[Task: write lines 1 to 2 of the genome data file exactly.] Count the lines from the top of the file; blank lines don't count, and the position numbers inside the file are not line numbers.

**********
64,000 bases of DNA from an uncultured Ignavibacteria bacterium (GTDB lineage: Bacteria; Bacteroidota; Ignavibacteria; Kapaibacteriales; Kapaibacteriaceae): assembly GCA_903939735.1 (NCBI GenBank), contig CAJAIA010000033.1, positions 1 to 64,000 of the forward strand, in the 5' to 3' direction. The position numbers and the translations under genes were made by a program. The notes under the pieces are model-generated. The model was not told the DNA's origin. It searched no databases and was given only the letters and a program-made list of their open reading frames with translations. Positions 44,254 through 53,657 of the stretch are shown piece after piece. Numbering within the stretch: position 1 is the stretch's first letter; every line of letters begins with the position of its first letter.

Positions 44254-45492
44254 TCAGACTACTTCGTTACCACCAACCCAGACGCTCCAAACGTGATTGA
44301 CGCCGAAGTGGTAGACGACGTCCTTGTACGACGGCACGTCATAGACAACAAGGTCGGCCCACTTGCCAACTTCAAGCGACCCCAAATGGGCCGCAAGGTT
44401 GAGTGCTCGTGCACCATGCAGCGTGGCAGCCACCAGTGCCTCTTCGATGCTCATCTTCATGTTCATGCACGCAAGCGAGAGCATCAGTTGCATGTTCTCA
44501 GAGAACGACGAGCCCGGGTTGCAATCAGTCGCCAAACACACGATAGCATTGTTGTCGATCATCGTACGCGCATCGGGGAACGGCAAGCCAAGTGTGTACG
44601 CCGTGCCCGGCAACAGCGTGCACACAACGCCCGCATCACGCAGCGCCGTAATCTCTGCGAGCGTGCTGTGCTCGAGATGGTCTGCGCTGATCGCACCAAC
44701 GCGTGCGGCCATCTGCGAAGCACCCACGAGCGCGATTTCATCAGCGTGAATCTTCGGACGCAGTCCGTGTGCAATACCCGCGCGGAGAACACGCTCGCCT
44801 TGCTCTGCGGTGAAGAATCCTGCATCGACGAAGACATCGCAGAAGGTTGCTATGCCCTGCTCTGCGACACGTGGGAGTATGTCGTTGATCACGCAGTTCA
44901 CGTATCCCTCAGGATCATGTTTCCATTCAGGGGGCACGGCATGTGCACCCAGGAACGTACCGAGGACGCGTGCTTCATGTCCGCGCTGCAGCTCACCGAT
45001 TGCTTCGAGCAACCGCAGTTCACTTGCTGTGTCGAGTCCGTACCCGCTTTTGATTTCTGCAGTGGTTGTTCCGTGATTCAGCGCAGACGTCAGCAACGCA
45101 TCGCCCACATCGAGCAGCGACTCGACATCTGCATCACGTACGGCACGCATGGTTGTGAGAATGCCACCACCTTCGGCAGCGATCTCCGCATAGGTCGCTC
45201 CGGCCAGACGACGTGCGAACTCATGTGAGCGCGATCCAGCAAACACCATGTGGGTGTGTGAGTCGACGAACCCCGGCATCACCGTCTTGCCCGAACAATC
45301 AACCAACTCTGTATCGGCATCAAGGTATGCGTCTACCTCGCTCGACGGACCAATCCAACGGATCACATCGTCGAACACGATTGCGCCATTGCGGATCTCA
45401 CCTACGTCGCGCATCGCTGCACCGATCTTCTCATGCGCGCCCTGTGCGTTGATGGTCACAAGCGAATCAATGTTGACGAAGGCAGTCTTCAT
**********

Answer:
64,000 bases of DNA from an uncultured Ignavibacteria bacterium (GTDB lineage: Bacteria; Bacteroidota; Ignavibacteria; Kapaibacteriales; Kapaibacteriaceae): assembly GCA_903939735.1 (NCBI GenBank), contig CAJAIA010000033.1, positions 1 to 64,000 of the forward strand, in the 5' to 3' direction. The position numbers and the translations under genes were made by a program. The notes under the pieces are model-generated. The model was not told the DNA's origin. It searched no databases and was given only the letters and a program-made list of their open reading frames with translations. Positions 44,254 through 53,657 of the stretch are shown piece after piece. Numbering within the stretch: position 1 is the stretch's first letter; every line of letters begins with the position of its first letter.

Positions 44254-45492